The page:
See the Amazing, Ethereal Creatures Living Under Arctic Ice is the title of a story which is now live on National Geographic site. It features Viktor Lyagushkin’s photos and text includes my answers and captions.
Viktor is proud to have his work being so highly estimated and I am happy that my captions have been preserved almost in its original form, with only minor editing.
Thank you, Sarah Stocke, for good questions and thoughtful work!
A permanent exhibition dedicated to the biodiversity of the Caucasus was opened at the National Museum of Georgia (Tbilisi) a couple of days ago. The National Geographic (Georgia) Magazine took part in the creation of the exhibition. The visitors will admire dioramas, read and listen to information about the fauna and flora of the Caucasus. Among the most valuable exhibits of the exhibition are stuffed animals, some of which had been made 150 years old. It is sad to realize that already many of these species are not to be found in the wildlife.
In the National Geographic educational corner which is located in the second hall of the exposition, films are unspooled on two screens. Among them there is a documentary about the expedition into the National Park of Vashlovani. It was an assignment from National Geographic (Georgia), during which me and Viktor Lyagushkin spent a couple of months collecting material, making pictures and capturing video about this wonder of nature.
Big story in National Geographic Georgia Magazine by me, Bogdana Vashchenko, illustrated with photographs by Viktor Lyagushkin, about Vashlovani National Reserve, our of the oldest National Reserves in Georgia. It’s an honour for us to be published in the festive issue of the Magazine, dedicated to its 5-th Anniversary.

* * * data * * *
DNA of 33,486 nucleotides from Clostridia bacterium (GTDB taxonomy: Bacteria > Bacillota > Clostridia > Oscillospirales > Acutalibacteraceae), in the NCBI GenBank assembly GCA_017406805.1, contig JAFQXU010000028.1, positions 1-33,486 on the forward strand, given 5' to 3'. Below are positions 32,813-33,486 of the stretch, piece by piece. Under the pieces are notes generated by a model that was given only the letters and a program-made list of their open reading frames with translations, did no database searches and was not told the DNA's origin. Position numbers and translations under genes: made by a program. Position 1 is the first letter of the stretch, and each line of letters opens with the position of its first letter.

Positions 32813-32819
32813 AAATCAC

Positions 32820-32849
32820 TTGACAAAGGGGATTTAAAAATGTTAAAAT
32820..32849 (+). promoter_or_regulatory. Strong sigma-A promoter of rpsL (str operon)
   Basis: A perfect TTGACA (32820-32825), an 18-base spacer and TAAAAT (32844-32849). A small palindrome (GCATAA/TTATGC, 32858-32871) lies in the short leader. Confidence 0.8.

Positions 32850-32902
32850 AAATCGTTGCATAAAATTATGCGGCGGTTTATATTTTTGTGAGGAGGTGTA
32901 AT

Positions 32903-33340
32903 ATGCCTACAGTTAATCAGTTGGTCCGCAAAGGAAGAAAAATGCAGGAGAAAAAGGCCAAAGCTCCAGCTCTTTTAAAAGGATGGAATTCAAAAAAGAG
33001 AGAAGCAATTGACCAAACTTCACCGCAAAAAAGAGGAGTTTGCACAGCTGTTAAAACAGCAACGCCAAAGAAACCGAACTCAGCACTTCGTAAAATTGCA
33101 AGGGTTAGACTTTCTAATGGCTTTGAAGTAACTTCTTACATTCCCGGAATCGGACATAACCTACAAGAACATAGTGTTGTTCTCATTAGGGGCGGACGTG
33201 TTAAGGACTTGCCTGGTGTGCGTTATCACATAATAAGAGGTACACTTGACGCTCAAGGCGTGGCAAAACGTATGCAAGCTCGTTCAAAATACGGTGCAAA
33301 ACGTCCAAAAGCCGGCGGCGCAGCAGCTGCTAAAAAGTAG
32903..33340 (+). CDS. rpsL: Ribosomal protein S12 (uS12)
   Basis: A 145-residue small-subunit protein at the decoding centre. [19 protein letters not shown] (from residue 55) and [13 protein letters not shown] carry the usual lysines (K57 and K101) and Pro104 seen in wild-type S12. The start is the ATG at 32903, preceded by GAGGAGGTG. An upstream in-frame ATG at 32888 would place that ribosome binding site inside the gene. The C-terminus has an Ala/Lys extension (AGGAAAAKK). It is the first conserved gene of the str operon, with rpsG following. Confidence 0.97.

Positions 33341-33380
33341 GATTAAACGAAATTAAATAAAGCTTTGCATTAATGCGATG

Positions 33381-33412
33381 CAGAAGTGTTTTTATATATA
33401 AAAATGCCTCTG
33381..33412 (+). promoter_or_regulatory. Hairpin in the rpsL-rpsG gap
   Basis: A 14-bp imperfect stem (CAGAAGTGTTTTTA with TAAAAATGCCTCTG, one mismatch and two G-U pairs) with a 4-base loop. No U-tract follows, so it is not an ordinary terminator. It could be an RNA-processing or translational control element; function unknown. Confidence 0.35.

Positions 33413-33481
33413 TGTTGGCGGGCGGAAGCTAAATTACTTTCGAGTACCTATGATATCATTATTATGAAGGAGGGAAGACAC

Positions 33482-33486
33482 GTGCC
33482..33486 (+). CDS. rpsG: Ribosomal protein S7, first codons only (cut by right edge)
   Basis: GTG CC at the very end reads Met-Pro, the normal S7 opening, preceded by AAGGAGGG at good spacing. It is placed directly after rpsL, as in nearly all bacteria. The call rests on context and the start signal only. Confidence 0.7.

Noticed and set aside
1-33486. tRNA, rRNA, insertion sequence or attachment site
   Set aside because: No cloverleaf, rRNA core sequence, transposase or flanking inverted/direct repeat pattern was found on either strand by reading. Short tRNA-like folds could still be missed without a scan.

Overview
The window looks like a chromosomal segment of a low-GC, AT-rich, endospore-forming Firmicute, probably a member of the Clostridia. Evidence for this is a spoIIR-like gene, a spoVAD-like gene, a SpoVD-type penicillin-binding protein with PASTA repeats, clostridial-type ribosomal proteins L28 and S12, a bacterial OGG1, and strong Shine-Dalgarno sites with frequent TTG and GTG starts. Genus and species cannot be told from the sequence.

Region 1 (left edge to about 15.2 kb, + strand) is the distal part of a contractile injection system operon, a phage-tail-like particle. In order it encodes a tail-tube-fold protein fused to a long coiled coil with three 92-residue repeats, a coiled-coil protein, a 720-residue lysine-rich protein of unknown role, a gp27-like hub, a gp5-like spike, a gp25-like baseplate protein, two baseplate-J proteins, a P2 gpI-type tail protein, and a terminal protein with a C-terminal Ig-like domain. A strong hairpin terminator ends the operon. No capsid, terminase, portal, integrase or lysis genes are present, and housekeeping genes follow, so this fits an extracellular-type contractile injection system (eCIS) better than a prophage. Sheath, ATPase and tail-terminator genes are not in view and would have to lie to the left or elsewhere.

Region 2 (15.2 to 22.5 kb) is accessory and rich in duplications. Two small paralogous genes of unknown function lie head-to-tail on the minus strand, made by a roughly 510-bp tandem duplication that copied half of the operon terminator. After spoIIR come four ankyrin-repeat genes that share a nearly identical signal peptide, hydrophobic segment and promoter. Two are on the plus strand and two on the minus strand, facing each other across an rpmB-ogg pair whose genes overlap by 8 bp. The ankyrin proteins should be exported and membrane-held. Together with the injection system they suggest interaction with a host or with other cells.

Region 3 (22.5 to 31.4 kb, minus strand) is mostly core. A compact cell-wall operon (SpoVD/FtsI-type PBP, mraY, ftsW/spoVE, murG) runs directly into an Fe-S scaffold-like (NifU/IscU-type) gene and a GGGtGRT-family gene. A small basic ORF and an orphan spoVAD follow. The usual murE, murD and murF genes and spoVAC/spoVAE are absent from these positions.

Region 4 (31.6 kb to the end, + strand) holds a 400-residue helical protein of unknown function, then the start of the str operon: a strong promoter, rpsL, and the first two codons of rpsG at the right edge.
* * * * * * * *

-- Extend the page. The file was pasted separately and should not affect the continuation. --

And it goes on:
Working on the story I was so impressed how it had been possible for all sides to Mind-Meld: the government, non-state organization NACRES, and shepherds.
Here in Vashlovani it is easy to see how strongly tied humans and nature.
Well, it’s another reason for our collective pride. A feature story in the popular science magazine GEO (Russia) about environmental problems of Baikal. Unusual and ancient animals, Baikalian sponges are responsible for the purity of Baikal water. But something happened, and the epidemic broke out in the sponges. What happens at the bottom of Baikal, what do scientists do, and how to find the cause of the disease – in this piece for GEO, September 2016.
My piece in National Geographic (Россия) Magazine (Nov 2015) dedicated to ecological situation in Baikal Lake.
In the autumn of 2013 near the town of Severobaikalsk storms washed ashore about a half thousand tons of tangled thread-like algae; the green mass laid rotting on the shore and spreading an unpleasant smell. Accumulations of stinking slime appeared near other settlements around Baikal. Local people were worried. Then jittery news began to appear, that the Spirogyra – so the name of alien had been heard for the very first time – kills Baikal.
In 2015 Baikal Limnological Institute announced the situation was caused by anthropological influence and urgent measures are needed.
The Lake is on the edge of ecological catastrophe. We did media coverage of the development of the situation; the results are published in the different magazines and documentary at My Planet Channel. Are Russian authorities going to change the situation? We have a hope that pressure of public (both Russian and International) opinion would have influence. The PHOTOTEAM.PRO is going to come back and complete the reportage about threat of death of the biggest fresh water reservoir of our planet and its unique biological ecosystem.
UPD: The article online is here